This year Clan Cameron will be the ‘Honoured Clan’ at Townsville Tartan Day (Sunday 18 June) and Wayne and Kate Cameron will be marching proudly as they celebrate their Scottish heritage.
Thousands of Scots will be waiting to welcome the pipe bands as they march across Victoria Bridge towards Ogden Street for the opening of Townsville Tartan Day on Sunday 18 June. Among them will be Wayne and Kate Cameron and their family, including their three-year-old grandson Hamish, who will be donning a kilt for the special occasion.
“It’s very exciting for Clan Cameron this year as they are leading the parade,” Kate says. “My husband Wayne will be walking tall as he proudly represents his clan!”
Big fans of Scottish history and of the hit Outlander series set in Scotland in 1743, Kate jokes that Wayne is her very own version of Jamie and laughs “we may have taken it too far when our granddaughter was named Claire after the main character” in the series based on the novels by Diana Gabaldon.
Kate wasn’t born a Scot (she’s a Home Hill girl) but, make no mistake, the day she married her Scottish husband Wayne she become a part of Clan Cameron.
“When I became engaged to Wayne, he gave me a traditional Luckenbooth brooch. On our wedding day, he used it to fasten the tartan sash to my shoulder to symbolically welcome myself and my two daughters into the family.”
Sons-in-law are also symbolically welcomed to the clan with a tartan riband on their wedding day. “This brings implications of obligation to family unity, standing shoulder to shoulder so to speak,” Kate says.
“It’s a bit like traditional family values… just a little more intense.”
While the clan isn’t called upon to fight like it was in the past, that bond still remains strong – particularly as the Camerons were important in the Jacobite rising of 1745. When Bonnie Prince Charlie came to Scotland, they were one of the first clans to join him. Many lost their lives at the Battle of Culloden while others dispersed across the world, many to America and Canada.
“One of the reasons Townsville Tartan Day is significant to us is because we were banned from wearing the tartan for so long for political reasons,” Kate says.
“Townsville Tartan Day is important as a chance to proudly display the tartan that was banned in Scotland from 1746 to 1782 following the Jacobite rebellion. Many Scots carried tartan secretly on their person and were flogged or went to jail for it, so it was very exciting when it was again legal to wear tartan in public.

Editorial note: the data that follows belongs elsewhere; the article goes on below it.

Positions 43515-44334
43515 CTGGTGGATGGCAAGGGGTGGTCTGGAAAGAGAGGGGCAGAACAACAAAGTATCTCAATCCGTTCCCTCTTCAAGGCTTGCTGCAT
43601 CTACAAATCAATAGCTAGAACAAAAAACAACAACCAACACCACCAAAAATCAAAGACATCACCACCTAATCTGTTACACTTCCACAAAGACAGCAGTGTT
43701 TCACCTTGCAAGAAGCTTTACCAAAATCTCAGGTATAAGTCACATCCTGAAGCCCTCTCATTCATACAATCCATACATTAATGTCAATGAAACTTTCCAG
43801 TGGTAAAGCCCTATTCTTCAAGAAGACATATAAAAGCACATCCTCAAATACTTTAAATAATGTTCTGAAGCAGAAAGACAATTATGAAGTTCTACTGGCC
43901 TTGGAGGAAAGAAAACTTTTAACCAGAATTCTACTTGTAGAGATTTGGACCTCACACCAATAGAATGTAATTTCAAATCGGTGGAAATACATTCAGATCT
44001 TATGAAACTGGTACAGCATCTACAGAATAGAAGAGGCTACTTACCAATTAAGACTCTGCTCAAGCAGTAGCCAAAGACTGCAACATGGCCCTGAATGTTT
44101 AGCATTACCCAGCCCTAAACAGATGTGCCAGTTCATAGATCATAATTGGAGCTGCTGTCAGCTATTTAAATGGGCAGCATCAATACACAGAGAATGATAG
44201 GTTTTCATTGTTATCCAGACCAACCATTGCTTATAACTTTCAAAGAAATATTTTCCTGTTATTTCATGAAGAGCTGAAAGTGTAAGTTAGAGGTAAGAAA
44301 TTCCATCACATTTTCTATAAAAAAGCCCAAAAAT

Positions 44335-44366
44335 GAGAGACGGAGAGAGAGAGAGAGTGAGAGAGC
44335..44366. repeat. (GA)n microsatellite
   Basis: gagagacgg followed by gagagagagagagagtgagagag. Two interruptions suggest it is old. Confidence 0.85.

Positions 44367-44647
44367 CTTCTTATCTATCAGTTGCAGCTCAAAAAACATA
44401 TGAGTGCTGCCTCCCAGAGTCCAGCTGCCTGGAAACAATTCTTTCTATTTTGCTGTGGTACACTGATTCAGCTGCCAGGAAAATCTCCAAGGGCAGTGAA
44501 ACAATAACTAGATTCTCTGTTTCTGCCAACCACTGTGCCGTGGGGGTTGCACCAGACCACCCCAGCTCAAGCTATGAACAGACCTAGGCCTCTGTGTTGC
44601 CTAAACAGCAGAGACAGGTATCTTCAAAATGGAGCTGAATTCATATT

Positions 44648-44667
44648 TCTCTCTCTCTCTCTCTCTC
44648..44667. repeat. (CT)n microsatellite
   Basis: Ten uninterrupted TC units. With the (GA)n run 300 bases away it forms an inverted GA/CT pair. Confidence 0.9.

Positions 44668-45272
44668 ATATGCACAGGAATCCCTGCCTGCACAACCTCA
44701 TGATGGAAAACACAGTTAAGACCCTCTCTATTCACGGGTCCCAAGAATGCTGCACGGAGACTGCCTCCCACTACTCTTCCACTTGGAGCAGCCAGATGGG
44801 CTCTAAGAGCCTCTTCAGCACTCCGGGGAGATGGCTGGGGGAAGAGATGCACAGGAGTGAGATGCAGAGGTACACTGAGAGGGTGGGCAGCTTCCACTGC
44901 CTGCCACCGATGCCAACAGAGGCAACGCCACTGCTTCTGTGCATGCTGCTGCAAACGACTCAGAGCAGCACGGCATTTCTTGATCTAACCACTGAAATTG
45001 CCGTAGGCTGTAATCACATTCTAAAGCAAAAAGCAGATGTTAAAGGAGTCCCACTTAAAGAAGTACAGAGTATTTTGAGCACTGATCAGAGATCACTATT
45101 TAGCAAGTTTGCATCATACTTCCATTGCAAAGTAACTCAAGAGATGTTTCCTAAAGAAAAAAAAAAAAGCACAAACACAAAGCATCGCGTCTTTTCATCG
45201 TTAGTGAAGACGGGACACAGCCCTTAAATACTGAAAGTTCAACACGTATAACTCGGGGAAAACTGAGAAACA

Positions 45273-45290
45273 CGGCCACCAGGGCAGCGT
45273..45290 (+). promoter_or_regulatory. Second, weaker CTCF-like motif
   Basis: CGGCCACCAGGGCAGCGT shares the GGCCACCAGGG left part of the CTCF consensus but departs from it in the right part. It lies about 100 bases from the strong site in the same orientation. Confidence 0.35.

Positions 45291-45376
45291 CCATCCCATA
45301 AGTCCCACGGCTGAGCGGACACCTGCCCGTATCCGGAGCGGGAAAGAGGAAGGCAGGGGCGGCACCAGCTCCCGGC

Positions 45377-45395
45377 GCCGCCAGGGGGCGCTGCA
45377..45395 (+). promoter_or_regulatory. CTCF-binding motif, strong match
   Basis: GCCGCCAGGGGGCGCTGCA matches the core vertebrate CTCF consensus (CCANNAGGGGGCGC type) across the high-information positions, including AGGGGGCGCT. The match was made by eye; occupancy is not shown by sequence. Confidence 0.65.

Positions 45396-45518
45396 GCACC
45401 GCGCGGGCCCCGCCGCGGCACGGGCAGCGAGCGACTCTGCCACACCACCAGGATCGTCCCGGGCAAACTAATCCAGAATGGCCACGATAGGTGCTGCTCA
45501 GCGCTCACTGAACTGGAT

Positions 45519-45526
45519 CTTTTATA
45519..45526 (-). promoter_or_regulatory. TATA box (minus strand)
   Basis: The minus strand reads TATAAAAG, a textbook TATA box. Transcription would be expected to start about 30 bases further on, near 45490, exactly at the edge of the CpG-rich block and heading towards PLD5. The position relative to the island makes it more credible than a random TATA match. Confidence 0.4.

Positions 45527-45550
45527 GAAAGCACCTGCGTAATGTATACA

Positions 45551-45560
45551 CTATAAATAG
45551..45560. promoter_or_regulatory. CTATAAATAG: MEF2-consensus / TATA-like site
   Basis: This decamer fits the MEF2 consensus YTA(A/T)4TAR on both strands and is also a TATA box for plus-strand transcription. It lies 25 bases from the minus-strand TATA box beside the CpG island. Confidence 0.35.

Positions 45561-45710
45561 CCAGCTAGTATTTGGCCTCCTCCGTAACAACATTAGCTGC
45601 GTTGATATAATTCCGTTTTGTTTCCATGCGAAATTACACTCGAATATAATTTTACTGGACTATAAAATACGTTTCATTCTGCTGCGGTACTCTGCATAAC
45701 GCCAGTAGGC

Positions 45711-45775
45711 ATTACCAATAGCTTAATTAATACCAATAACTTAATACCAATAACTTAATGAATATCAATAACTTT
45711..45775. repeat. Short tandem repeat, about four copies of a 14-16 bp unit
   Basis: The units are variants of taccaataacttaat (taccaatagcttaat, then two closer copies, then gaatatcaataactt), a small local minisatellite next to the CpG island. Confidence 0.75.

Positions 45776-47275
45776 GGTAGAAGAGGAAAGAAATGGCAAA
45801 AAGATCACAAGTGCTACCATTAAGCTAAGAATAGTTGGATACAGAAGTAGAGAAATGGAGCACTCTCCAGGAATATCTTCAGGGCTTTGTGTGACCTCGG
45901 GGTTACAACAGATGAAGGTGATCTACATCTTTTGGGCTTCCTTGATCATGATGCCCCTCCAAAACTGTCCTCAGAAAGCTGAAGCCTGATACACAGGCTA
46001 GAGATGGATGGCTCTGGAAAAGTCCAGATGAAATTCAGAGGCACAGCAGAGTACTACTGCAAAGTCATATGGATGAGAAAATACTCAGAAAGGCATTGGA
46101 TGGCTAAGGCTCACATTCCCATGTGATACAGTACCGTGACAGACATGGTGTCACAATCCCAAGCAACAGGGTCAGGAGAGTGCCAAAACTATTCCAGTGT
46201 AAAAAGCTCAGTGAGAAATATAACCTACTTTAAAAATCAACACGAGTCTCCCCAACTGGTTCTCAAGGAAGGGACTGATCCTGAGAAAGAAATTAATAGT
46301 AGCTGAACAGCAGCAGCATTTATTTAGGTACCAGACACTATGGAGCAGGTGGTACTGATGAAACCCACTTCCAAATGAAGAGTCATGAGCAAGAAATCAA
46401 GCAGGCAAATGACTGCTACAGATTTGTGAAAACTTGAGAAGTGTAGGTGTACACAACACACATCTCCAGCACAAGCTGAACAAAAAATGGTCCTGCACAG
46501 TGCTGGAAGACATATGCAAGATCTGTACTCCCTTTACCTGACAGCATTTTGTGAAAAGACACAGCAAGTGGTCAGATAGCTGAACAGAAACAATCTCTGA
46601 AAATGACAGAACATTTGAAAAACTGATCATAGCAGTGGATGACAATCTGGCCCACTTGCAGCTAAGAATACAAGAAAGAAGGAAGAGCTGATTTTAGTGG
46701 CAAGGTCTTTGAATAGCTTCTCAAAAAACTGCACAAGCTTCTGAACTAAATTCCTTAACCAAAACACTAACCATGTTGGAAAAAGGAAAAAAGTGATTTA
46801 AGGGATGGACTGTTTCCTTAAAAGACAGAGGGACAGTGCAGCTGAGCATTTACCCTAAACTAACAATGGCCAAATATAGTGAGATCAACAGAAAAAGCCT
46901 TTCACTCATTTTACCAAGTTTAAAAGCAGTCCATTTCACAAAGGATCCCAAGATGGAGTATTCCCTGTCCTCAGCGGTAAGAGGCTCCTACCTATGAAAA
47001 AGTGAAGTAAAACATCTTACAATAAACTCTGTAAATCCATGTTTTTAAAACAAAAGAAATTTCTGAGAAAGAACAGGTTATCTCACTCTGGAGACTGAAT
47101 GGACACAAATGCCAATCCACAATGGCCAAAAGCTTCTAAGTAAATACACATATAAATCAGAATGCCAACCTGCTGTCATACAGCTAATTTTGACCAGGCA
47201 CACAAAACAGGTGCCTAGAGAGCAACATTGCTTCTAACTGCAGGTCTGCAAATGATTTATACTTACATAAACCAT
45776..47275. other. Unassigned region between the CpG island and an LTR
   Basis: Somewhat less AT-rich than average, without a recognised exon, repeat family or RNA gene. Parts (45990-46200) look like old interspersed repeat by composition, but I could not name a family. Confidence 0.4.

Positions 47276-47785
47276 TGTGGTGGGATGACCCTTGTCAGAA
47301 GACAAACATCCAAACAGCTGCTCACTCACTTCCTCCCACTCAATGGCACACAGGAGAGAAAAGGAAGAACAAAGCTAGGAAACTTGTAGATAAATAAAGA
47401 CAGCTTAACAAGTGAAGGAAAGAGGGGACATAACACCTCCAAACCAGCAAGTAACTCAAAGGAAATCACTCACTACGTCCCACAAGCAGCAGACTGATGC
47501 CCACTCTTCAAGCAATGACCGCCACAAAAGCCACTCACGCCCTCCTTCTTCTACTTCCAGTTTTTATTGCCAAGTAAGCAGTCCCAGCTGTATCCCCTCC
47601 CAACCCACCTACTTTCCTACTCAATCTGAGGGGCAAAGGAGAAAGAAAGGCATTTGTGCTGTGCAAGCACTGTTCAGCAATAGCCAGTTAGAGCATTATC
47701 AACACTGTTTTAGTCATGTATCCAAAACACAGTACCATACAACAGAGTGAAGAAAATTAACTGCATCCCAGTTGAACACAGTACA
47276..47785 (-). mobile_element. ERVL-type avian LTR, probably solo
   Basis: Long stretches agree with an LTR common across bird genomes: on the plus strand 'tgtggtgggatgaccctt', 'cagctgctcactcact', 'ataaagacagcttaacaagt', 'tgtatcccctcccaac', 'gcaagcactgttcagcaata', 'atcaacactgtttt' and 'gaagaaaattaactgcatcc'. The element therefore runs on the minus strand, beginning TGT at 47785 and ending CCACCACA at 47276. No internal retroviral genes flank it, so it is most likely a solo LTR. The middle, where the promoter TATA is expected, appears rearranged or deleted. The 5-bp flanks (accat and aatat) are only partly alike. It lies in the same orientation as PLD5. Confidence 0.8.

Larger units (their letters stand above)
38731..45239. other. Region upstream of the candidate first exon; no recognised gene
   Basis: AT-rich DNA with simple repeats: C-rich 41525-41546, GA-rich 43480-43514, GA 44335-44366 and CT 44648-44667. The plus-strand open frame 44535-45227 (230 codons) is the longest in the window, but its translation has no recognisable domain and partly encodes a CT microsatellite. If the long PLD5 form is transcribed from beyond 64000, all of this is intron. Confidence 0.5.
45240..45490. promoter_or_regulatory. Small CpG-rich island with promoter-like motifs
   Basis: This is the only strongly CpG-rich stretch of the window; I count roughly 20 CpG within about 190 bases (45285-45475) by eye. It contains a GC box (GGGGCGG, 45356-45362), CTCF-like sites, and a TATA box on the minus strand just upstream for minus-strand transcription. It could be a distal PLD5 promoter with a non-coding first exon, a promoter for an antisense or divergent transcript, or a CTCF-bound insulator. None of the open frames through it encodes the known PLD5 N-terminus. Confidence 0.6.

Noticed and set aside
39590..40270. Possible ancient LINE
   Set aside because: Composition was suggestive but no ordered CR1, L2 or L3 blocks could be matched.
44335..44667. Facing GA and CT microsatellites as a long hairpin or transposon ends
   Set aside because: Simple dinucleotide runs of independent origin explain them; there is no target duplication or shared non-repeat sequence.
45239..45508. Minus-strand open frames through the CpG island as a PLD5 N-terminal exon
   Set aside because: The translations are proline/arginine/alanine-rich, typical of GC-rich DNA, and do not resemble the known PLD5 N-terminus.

“Townsville Tartan Day is a day of celebration and remembrance for what our forebears went through. A chance to stand together as proud Scots. Yes in another country, yes with so many things changed, but with a focus on finding a new way for the clan to mean something into the future.”
Now in its fourth year, Townsville Tartan Day drew a 10,000-strong crowd last year and this year it’s expected to be even bigger.
“The atmosphere is amazing, with people recognising their family tartan, sometimes for the first time in years,” says Marie Gibson from the Townsville Scottish Community Inc. “People will be able to flip through folders of actual tartan samples, recalling memories of what was worn by older members of their family or learning to identify their own tartan.”
“Townsville Tartan Day is important as a chance to proudly display the tartan that was banned in Scotland from 1746 to 1782 following the Jacobite rebellion.”
Volunteers from the Family History Association of North Queensland will be on hand to help people trace their Scottish family links. And with the 2016 Census revealing 20,499 Townsville residents have Scottish ancestry (with 410 actually born in Scotland) the chances of discovering a connection are high.
Bulletin Square will come to life with Scottish dancing and music by Celtyc Fyre, as well as a demonstration of Scottish feats of strength such as ‘lifting the stones’ by the big men from Iron Roots Strength and Conditioning.
Another event the Camerons are looking forward to beyond Townsville Tartan Day is the 2018 Australian Clan Cameron Gathering in the Gold Coast from Friday 20 April to Sunday 22 April.
“It will be so exciting to have the whole clan come together,” Kate says.
“We’d like all people with the surname of Cameron to come forward and walk under their banner in the Parade of Tartans at Townsville Tartan Day (phone 0413 456 542 to register your participation). We’re also working on building a stronger clan connection locally and would love to hear from Camerons through the Townsville Scottish Community Inc.”